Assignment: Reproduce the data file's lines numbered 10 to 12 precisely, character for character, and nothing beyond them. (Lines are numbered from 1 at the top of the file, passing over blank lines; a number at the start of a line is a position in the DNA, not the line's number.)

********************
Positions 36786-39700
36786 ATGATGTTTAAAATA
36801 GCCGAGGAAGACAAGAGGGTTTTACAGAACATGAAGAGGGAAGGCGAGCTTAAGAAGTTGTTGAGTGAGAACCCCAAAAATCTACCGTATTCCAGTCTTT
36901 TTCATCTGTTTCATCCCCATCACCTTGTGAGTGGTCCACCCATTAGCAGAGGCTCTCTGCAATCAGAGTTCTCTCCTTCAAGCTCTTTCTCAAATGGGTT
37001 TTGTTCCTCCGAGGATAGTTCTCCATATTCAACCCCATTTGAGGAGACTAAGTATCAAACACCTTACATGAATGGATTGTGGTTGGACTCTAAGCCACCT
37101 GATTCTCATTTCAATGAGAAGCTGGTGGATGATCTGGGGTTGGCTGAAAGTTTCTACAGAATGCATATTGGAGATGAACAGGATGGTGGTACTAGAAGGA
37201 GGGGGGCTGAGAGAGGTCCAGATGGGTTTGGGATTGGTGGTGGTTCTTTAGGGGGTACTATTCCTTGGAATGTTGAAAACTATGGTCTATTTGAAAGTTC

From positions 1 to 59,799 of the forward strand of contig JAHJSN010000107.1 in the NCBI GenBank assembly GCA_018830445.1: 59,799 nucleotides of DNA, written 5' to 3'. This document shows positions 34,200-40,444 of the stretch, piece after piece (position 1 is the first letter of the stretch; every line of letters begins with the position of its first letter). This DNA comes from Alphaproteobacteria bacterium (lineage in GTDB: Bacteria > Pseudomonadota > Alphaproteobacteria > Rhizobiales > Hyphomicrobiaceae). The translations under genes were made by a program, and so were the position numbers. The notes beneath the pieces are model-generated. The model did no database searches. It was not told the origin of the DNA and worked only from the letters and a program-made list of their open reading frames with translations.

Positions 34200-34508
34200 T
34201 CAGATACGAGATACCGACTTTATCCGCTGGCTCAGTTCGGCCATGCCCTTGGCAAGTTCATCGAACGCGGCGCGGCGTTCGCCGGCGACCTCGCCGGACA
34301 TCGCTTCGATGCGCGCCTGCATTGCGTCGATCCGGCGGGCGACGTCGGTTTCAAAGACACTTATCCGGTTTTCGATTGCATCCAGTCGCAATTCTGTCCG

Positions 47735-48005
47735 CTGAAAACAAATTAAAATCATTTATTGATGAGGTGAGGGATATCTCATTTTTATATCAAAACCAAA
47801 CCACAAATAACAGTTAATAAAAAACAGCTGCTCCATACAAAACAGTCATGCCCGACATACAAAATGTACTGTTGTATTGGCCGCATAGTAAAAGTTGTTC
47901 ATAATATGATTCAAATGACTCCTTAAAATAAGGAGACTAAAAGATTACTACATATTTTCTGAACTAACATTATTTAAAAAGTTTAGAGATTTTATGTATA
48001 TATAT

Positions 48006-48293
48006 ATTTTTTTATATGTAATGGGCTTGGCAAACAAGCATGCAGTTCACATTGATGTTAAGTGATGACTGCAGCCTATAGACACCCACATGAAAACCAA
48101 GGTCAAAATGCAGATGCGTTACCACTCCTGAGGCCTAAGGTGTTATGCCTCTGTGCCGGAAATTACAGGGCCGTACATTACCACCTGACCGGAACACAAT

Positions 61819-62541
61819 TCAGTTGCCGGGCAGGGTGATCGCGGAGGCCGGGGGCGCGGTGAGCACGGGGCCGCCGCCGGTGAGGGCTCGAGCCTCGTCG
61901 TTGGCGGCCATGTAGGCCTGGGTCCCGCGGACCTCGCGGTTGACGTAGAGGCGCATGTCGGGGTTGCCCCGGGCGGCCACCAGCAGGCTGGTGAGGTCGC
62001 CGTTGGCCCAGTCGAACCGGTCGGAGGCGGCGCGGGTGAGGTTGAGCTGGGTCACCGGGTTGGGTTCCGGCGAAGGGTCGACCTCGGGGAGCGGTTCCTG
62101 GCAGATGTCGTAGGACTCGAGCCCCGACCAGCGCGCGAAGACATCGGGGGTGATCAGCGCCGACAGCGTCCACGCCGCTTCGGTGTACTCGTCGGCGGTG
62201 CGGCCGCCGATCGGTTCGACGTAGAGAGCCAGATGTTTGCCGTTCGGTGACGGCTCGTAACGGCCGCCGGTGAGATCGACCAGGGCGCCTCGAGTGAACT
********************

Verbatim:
34200 T
34201 CAGATACGAGATACCGACTTTATCCGCTGGCTCAGTTCGGCCATGCCCTTGGCAAGTTCATCGAACGCGGCGCGGCGTTCGCCGGCGACCTCGCCGGACA
34301 TCGCTTCGATGCGCGCCTGCATTGCGTCGATCCGGCGGGCGACGTCGGTTTCAAAGACACTTATCCGGTTTTCGATTGCATCCAGTCGCAATTCTGTCCG